Morality Unit 14
Point out to students that in Canto V Dante descends to the second circle, the beginning of the souls who have damned themselves by their sin. Show students artists’ renditions of Minos in The Inferno. Read the myth of Minos to students.
Read through line 24, Minos’s appearance, with students. Have them think-pair-share their answers from the Canto V questionnaire (See Appendix F).
Read lines 25-45, Dante’s description of Hell, focusing on the landscape he sets before our eyes and the physical impression he creates using similes and comparisons. Have students think-pair-share their answers from the Canto V questionnaire (See Appendix F).
Read about the parade of famous lovers (lines 52-67) and the pilgrim’s reaction to them (lines 70-72). Have students think-pair-share their reactions to the questions on the Canto V questionnaire (See Appendix F).
Observe student answers and behaviors when sharing their answers. Call on non-participating students and extend thinking with probing, eliciting questions.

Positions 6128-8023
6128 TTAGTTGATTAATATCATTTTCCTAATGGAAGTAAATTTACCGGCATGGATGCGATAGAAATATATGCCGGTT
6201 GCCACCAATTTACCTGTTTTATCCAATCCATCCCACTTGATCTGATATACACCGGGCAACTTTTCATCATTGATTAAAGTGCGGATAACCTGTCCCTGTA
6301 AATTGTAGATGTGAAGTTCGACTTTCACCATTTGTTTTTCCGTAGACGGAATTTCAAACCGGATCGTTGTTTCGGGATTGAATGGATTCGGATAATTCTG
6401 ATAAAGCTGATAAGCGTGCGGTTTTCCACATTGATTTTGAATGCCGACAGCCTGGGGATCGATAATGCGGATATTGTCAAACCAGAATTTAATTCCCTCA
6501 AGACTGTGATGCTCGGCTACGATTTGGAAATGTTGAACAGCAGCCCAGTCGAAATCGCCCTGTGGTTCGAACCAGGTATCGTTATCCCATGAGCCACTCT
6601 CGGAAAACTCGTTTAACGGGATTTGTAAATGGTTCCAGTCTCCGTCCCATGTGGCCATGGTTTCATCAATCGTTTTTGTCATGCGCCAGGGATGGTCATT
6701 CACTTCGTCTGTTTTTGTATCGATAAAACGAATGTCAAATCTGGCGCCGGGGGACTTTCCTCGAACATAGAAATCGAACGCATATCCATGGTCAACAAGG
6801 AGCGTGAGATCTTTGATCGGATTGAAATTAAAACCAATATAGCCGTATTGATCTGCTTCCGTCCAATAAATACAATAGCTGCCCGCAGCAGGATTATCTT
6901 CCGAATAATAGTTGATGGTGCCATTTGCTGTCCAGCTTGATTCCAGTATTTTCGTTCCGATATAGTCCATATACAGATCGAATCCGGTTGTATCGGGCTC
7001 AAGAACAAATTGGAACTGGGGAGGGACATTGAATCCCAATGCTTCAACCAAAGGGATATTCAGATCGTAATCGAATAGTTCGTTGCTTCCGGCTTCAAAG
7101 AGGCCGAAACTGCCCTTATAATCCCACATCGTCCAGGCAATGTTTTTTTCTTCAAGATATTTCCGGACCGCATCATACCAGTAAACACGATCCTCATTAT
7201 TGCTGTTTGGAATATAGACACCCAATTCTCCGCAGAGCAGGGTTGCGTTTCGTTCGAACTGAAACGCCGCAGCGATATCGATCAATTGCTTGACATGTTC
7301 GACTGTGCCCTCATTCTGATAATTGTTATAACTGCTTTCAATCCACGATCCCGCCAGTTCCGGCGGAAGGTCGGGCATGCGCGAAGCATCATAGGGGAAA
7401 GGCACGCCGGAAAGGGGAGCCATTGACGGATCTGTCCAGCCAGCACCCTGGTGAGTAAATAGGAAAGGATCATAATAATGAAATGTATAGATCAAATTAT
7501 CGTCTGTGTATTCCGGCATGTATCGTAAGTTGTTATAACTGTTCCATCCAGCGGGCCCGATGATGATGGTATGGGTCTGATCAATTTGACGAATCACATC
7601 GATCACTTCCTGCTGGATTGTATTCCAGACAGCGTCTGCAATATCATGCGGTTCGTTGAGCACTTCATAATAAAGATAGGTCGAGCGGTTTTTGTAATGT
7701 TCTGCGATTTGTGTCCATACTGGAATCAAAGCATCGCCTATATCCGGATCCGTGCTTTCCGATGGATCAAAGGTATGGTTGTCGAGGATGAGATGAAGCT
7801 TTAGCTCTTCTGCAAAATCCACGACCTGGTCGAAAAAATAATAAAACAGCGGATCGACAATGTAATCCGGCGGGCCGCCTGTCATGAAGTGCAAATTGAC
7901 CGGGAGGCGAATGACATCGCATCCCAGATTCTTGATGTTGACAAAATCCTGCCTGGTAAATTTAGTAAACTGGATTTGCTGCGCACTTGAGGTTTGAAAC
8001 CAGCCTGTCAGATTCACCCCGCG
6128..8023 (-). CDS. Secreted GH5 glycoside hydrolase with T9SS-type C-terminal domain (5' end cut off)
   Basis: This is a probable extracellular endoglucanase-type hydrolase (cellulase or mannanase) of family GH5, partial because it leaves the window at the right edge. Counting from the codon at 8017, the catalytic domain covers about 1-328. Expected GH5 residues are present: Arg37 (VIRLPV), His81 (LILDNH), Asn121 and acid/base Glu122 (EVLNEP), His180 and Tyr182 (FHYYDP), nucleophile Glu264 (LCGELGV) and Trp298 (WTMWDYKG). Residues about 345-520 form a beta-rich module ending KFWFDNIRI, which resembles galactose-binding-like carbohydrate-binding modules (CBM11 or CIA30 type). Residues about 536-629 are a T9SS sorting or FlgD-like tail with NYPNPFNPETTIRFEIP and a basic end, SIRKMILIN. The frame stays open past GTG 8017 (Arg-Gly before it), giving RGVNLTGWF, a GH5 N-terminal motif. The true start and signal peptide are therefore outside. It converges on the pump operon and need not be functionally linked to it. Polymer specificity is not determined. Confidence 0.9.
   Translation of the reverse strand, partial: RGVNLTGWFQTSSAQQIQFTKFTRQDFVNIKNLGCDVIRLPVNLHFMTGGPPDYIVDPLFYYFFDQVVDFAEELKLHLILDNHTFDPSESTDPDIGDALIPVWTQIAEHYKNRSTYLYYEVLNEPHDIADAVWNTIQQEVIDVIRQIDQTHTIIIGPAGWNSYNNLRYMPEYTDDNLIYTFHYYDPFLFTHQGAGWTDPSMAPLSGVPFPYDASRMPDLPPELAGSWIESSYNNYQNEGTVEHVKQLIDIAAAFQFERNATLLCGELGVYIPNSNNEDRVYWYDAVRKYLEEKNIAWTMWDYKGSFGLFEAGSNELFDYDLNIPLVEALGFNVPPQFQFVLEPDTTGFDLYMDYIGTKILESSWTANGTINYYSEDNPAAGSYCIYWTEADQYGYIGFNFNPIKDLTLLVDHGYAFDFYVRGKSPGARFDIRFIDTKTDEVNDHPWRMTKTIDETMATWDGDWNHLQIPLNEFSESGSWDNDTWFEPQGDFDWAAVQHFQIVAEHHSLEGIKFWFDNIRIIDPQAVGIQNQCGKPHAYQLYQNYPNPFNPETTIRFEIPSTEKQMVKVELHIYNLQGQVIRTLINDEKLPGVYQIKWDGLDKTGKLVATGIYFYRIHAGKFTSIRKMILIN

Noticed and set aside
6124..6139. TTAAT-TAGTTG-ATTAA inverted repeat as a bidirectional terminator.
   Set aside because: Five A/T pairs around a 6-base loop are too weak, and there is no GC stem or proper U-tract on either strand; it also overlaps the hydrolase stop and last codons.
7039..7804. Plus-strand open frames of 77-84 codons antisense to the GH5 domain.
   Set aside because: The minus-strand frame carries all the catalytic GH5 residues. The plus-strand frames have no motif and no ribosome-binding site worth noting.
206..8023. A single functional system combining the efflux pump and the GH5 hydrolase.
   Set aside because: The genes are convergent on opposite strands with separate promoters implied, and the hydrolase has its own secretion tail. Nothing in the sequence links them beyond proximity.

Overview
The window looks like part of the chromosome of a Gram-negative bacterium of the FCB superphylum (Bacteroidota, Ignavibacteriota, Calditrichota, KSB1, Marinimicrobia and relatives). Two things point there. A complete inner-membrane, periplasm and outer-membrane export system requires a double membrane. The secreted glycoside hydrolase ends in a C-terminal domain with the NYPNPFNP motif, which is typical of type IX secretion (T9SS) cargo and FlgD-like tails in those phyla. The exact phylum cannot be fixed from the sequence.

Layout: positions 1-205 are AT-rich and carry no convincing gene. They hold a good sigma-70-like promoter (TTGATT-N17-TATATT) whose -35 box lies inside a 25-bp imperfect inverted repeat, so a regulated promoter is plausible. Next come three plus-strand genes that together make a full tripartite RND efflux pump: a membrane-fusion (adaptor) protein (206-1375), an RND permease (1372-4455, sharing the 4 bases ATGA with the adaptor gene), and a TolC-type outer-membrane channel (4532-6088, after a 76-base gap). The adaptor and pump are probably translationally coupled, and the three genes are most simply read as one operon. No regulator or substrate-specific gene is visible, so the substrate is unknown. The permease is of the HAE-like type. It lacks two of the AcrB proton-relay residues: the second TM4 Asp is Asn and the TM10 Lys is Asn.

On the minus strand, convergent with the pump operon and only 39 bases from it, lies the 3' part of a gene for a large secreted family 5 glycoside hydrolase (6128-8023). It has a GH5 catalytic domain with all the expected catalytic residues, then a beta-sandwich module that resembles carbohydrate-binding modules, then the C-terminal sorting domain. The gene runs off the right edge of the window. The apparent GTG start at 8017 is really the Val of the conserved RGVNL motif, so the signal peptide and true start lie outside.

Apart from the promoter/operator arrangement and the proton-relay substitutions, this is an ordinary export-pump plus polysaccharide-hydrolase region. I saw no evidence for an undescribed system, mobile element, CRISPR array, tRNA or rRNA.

Read the remainder of Canto V with students. It relates the story of Paolo and Francesca, one of the most admired episodes in the poem. Ask students their opinion of Francesca. Is she a victim of circumstances as she seems to suggest? A victim of love’s irresistible power? A tragic victim, damned by her own loving nature?
Have students look more closely at the role of Paolo and Francesca in the poem by completing the Francesca and Paolo assignment. Students work in small groups to complete the assignments. Students will then discuss their assigned topic with the class (See Appendix G).
After recovering from the conversation with Francesca, Dante descends to the third level where the gluttonous suffer. Read the excerpt from Canto VI with students.
On the seventh level, Dante finds a burning plain inhabited by souls guilty of various kinds of violence. Read the excerpt from Canto XIV with students.